We Will Understand It Better By and By
We are often tossed and driv’n on the restless sea of time,
somber skies and howling tempest oft succeed a bright sunshine,
in the land of perfect day, when the mists have rolled away,
we will understand it better by and by.

By and by, when the morning comes,
when the saints of God are gathered home,
we'll tell the story how we've overcome,
for we'll understand it better by and by.

Verse two
We are often destitute
of the things that life demands,
want of food and want of shelter,
thirsty hills and barren lands;
we are trusting in the Lord,
and according to God's word,
we will understand it better by and by.

Verse three
Trials dark on every hand,
and we cannot understand
all the ways of God would lead us
to that blessed promised land;
but he guides us with his eye,
and we'll follow till we die,
for we'll understand it better by and by.

VI. November 4, 2008: Giving Thanks Looking Back and Forward

November 4, 2008! This is a date that forever changed the nature of life and the meaning of democracy in the United States. It is, as you know, the day when Senator Barack Obama – an African American – was elected President of the United States of America. Just think, although the history of the United States is marked by disregard for African Americans and is embarrassed at times by the violent reaction of its citizens to the presence of African Americans in the collective life of the nation, Senator Obama’s message of hope and the call for change sparked the imagination of citizens from all walks of life, from all regions of the country, from various generations, and from a variety of viewpoints.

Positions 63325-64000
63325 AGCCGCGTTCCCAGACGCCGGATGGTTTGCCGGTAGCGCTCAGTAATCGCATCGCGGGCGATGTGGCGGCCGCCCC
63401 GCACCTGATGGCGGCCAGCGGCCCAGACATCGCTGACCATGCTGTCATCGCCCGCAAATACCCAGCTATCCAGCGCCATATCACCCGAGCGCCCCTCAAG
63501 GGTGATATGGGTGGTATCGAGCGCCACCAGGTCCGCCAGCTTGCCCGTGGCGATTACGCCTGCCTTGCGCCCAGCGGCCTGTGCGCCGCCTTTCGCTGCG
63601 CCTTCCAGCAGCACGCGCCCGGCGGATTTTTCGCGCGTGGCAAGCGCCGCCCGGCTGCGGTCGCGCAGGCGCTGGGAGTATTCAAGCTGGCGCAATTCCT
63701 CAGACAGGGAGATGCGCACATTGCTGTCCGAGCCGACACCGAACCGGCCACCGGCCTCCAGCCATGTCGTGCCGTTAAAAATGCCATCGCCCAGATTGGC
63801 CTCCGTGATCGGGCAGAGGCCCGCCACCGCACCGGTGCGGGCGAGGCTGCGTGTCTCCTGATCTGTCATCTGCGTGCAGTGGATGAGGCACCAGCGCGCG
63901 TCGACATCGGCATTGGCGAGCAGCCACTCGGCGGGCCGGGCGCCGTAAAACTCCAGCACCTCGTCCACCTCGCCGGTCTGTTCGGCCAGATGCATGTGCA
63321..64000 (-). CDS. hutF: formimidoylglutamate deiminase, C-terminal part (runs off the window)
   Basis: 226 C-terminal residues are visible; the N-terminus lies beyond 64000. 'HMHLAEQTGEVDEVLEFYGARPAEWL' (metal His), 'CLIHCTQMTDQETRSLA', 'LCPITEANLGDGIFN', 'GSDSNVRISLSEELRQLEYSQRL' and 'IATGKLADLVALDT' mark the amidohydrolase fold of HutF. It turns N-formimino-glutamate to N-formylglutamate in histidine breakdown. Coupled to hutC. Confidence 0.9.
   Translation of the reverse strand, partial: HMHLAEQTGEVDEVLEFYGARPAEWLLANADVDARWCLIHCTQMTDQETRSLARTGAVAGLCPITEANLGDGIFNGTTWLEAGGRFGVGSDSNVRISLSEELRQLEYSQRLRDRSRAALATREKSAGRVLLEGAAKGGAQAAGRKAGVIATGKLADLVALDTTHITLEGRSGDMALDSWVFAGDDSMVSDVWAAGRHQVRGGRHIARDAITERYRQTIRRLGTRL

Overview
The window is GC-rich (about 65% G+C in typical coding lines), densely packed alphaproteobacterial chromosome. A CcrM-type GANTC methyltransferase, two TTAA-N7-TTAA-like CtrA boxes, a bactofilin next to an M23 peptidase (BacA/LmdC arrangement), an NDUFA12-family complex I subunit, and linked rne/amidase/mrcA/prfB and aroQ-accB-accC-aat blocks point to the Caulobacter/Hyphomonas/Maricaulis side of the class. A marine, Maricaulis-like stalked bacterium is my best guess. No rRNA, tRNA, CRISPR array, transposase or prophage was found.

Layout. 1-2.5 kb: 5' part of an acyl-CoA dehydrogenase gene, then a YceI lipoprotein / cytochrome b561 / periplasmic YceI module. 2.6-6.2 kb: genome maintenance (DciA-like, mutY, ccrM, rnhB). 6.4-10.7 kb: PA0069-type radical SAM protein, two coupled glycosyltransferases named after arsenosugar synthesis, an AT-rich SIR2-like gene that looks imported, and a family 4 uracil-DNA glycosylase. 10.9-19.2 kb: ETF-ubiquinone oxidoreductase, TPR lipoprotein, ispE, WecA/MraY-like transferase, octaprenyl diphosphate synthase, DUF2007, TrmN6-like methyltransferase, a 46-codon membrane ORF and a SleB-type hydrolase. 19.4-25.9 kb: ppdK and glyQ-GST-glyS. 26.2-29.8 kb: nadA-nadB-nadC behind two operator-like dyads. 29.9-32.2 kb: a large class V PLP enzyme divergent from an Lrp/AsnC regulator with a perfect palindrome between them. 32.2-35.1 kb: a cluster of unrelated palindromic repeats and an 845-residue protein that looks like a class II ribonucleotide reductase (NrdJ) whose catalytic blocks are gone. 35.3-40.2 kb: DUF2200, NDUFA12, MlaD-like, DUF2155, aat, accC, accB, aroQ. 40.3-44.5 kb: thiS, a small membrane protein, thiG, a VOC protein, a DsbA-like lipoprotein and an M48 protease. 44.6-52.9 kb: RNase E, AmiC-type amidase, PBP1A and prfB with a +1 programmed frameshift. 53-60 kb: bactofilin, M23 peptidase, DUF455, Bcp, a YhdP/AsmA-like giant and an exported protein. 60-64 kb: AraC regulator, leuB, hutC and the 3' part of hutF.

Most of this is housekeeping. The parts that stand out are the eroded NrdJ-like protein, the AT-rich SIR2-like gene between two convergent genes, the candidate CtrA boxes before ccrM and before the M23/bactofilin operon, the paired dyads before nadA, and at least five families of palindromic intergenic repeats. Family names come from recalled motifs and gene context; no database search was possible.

Those who had never bothered to vote before were inspired to stake a claim to this bright future he said we could achieve through hard work, determination, and vision. There is good reason to feel a measure of pride and a sense of accomplishment in that after the energy of the modern civil rights movement we have finally achieved something long desired. Some recognition of this achievement has certainly been present in the conversation following the election. But there has also been a looking back on and recognition of how our attainment is built on the struggles of our ancestors. In the echo of Senator Obama’s acceptance speech, one could almost hear the faint voice of the ancestors singing “I’m so glad, trouble don’t last always.” Barack Obama is the President not simply because of our votes but because of the hard work and sacrifices of so many  for so many years. We have made progress through and for our ancestors. While the election of the first African American President is a wonderful development, few of us are naïve enough to believe that it is an indication that discrimination in the United States is dead. No, injustice is still part of our socio-political, economic and cultural landscape. We recognize this, but not in a way that prevents hope, not in a way that distracts us from the work ahead and our potential to achieve it for those who have come before, for ourselves, and for those who will follow us. This look back and forward is the mark of our hope, and a moment of celebration and thanksgiving.